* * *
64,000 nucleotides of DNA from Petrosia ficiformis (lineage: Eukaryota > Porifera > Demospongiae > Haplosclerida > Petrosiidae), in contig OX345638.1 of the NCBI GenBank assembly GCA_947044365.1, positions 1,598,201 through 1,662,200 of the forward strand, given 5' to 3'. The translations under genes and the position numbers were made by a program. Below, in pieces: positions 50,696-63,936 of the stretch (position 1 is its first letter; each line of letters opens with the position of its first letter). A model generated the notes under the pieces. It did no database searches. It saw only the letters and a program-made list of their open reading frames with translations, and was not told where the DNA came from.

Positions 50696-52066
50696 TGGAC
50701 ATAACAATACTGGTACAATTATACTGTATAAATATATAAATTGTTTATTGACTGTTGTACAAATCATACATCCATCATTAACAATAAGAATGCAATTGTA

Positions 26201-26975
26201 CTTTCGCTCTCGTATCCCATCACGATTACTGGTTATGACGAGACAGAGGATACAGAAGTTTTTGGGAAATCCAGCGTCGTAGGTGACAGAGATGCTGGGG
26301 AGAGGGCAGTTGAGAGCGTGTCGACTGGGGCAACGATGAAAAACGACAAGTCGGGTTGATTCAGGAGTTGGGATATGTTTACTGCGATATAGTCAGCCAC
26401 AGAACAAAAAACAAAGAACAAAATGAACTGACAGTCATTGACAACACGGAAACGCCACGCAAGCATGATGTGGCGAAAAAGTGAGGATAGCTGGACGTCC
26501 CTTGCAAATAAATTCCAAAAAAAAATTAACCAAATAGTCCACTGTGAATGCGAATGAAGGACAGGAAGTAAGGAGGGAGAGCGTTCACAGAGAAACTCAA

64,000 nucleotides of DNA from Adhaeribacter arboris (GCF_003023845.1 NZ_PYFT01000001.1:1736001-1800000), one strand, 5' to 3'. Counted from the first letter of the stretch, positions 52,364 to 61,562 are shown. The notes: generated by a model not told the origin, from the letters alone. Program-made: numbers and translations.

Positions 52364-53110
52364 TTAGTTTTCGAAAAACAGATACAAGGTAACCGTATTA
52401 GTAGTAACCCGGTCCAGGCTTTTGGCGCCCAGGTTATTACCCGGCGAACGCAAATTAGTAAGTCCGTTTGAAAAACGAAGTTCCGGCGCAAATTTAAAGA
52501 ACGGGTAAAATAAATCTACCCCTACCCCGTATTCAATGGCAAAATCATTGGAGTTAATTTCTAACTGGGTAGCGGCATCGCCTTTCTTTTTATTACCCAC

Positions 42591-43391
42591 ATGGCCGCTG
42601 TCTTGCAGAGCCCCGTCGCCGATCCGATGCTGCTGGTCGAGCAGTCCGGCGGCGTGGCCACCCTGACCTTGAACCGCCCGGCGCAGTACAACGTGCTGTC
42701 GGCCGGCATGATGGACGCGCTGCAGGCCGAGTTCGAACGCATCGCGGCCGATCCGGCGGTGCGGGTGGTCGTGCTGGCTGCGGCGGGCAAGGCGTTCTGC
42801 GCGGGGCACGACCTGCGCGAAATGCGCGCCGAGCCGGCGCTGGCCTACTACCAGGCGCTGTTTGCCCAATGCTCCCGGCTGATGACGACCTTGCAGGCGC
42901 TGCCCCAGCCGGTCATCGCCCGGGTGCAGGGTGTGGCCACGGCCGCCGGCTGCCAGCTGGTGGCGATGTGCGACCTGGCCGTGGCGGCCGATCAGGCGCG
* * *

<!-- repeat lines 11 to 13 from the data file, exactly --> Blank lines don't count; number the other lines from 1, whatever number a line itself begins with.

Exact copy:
Positions 52364-53110
52364 TTAGTTTTCGAAAAACAGATACAAGGTAACCGTATTA
52401 GTAGTAACCCGGTCCAGGCTTTTGGCGCCCAGGTTATTACCCGGCGAACGCAAATTAGTAAGTCCGTTTGAAAAACGAAGTTCCGGCGCAAATTTAAAGA